The postwar period brought extraordinary growth to the university. Many would say that some of the buildings built in this era do not move the spirit or contribute to the beauty of the campus. And in some cases, this is undeniable. Fortunately, during the last 30 years, a focus on campus planning and architecture has produced several noteworthy buildings that continue the positive evolution of the campus into the twenty-first century. Five Pritzker Prize–winning architects have designed buildings connecting the university into the larger cultural discussion worldwide. It is fitting that an internationally recognized institution of higher learning be expressed physically by artist’s rendering of the new Bill & Melinda Gates Hall thoughtful and stimulating architecture based on ideas as innovative as the research conducted within its walls.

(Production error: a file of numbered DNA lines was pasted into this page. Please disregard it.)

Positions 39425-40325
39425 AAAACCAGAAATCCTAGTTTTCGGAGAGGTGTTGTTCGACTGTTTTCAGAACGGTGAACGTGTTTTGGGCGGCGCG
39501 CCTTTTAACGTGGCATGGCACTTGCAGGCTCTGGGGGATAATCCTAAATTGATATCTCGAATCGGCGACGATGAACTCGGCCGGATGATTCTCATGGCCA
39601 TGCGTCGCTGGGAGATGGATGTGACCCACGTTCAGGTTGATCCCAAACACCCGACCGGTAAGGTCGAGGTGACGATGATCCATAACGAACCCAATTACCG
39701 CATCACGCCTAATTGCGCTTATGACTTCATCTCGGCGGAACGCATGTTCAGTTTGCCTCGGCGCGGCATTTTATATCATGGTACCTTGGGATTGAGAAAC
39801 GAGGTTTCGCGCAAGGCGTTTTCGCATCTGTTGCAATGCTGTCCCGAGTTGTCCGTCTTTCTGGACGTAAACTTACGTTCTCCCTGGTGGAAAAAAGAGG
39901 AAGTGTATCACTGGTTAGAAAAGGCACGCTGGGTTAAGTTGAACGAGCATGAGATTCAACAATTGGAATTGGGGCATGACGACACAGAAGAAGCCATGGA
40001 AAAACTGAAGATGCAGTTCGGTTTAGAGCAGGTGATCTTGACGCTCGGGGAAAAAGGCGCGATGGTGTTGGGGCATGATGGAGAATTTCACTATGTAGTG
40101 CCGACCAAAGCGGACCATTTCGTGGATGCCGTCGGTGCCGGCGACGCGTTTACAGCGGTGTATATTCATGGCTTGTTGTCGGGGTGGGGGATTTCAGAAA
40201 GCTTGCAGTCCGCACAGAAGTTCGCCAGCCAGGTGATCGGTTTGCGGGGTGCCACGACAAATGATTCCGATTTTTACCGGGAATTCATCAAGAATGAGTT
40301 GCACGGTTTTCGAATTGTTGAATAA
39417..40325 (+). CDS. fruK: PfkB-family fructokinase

It would be impossible to improve on Winston Churchill’s famous saying, “We shape our buildings, thereafter they shape us.” Students come to Cornell from all over the world. Some come from large cities; some from small towns. In addition to their studies, they will learn about the built environment. The campus and its buildings have the capacity—and the obligation—to teach about the importance of public space, sustainability, craft, beauty, creativity, and all humanistic pursuits that enrich the soul and fashion more complete citizens of the world.